Okay, so stages 1-3 have been happening in my classroom for the past seven or so years.  It’s become part of my classroom’s math routine.  I see benefits in having students reflect on their progress on assessments, but I also want students to look at an assessment beyond the grade itself.  I’ve blogged about this evolution before. I stopped putting actual letter grades on assessments because of this.  I also considered taking off the point totals as well, but ended up keeping them since it was on the grade report anyway.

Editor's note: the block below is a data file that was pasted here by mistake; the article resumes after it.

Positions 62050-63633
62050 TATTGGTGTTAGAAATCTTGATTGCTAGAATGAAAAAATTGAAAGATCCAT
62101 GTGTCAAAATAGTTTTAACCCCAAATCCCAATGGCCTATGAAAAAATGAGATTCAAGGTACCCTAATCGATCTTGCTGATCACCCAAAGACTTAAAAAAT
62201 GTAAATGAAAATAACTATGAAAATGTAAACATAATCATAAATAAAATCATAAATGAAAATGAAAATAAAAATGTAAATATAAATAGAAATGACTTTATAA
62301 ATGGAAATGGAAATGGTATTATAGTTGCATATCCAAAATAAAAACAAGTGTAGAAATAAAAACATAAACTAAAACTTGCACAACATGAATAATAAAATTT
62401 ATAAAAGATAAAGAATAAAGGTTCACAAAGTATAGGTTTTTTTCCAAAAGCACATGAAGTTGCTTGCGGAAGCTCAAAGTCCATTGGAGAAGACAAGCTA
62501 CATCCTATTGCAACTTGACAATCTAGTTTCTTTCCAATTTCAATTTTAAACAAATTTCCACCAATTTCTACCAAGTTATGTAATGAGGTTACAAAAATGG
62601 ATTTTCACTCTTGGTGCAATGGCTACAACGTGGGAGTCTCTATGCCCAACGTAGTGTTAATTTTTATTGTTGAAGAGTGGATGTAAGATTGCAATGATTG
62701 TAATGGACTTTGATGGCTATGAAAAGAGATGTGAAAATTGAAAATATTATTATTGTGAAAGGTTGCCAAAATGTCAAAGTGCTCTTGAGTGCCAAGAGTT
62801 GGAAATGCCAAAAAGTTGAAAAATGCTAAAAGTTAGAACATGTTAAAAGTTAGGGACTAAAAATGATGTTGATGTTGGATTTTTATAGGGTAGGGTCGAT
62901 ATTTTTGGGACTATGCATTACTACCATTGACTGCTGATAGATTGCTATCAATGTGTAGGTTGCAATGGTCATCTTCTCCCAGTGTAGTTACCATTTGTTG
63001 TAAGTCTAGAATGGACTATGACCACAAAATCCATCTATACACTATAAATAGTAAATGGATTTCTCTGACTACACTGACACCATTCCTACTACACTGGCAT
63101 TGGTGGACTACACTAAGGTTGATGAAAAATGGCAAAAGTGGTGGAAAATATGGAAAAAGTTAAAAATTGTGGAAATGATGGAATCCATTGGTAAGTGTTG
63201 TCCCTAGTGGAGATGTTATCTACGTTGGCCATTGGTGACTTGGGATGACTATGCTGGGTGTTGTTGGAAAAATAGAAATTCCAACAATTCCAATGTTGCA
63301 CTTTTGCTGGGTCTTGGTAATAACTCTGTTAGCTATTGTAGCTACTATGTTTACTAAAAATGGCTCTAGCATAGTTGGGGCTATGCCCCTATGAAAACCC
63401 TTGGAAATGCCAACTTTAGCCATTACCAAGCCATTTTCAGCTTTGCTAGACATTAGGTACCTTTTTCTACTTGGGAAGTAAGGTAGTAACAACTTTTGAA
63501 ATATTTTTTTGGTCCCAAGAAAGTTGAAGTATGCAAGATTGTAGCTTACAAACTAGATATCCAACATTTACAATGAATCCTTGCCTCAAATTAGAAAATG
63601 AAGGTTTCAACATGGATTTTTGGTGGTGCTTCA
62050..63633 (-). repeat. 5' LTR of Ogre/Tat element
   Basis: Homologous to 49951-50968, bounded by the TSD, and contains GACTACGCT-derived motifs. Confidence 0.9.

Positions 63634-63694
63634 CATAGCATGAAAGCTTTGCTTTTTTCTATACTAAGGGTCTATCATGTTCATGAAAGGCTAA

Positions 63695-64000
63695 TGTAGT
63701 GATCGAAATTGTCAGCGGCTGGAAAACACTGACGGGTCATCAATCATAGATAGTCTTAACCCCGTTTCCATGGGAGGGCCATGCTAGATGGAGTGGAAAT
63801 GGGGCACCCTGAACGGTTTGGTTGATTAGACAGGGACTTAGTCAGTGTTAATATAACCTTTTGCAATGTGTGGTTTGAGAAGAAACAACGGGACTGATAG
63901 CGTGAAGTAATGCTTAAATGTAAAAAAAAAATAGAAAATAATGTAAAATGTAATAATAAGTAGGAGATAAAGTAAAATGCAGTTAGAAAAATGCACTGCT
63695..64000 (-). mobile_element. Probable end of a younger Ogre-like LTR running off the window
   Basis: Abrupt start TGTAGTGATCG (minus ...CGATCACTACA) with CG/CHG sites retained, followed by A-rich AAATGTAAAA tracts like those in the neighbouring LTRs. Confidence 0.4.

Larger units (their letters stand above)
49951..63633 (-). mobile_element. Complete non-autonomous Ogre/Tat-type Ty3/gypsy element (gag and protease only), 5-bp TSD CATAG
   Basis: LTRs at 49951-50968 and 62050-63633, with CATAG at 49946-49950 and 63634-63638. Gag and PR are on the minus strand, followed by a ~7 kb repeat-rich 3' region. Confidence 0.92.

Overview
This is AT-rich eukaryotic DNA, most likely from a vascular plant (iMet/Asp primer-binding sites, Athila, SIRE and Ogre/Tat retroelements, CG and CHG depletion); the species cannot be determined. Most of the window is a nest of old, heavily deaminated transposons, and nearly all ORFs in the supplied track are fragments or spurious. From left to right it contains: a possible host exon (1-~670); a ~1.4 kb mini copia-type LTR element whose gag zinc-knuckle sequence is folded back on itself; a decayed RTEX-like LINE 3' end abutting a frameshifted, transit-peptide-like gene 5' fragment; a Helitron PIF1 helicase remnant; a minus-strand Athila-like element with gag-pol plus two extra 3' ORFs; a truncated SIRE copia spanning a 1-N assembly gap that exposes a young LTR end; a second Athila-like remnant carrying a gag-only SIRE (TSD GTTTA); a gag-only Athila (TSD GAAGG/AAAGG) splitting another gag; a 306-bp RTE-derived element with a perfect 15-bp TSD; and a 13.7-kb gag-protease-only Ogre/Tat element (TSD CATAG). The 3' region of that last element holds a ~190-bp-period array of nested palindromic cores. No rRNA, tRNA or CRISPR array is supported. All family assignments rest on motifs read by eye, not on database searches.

I see value in the student reflection component.  I believe students feel empowered when they’re given more control, choice, and access in the classroom.  This year I’ve added my own stage 4.  I’ve added this for a couple different reasons.  One, I’ve noticed that students that don’t necessarily meet their own expectations are really hard on themselves.  They often react negatively on the reflection component and I don’t want students to feel worse after reflecting on their performance.  I want this to be a valuable experience and growth opportunity.  Two, my students have kept their math journal for multiple years.  Some of them are jam packed with notes, reflections, and foldables.  You’d be surprised at how much is in some of these journals.  One thing that students continually tell me is that they love going back in their journal and looking at what they completed over the past few years.  They see that their mathematical writing has changed as well as the concepts that they’ve encountered.  It’s similar to a math yearbook to many of my students.  My third reason is that I’ve always been interested in how students perceive themselves as math students.  Over the years, I’ve emphasized that creating an individual math identity is important. I emphasize this at my school’s back to school session. This math identity shouldn’t come from a parent, but instilled within.  Being able to see students for multiple years allows me more of an opportunity to do this.  Also,  I’m excited to share this at NCTM and learn with other educators about the goal setting and monitoring process. This has been an area of growth for me as I’m continually refining the student math reflection process.